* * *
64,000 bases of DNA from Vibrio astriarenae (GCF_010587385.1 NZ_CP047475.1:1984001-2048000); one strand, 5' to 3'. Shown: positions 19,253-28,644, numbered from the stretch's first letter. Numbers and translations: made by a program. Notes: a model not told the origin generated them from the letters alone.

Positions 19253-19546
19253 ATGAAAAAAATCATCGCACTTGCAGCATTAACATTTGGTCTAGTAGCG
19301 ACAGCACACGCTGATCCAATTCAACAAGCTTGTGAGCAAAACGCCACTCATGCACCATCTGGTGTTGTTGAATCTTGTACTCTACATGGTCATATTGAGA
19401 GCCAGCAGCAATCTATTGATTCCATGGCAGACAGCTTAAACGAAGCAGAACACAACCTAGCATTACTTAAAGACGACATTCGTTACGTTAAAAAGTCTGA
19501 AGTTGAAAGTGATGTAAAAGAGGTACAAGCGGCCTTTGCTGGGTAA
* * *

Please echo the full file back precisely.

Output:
64,000 bases of DNA from Vibrio astriarenae (GCF_010587385.1 NZ_CP047475.1:1984001-2048000); one strand, 5' to 3'. Shown: positions 19,253-28,644, numbered from the stretch's first letter. Numbers and translations: made by a program. Notes: a model not told the origin generated them from the letters alone.

Positions 19253-19546
19253 ATGAAAAAAATCATCGCACTTGCAGCATTAACATTTGGTCTAGTAGCG
19301 ACAGCACACGCTGATCCAATTCAACAAGCTTGTGAGCAAAACGCCACTCATGCACCATCTGGTGTTGTTGAATCTTGTACTCTACATGGTCATATTGAGA
19401 GCCAGCAGCAATCTATTGATTCCATGGCAGACAGCTTAAACGAAGCAGAACACAACCTAGCATTACTTAAAGACGACATTCGTTACGTTAAAAAGTCTGA
19501 AGTTGAAAGTGATGTAAAAGAGGTACAAGCGGCCTTTGCTGGGTAA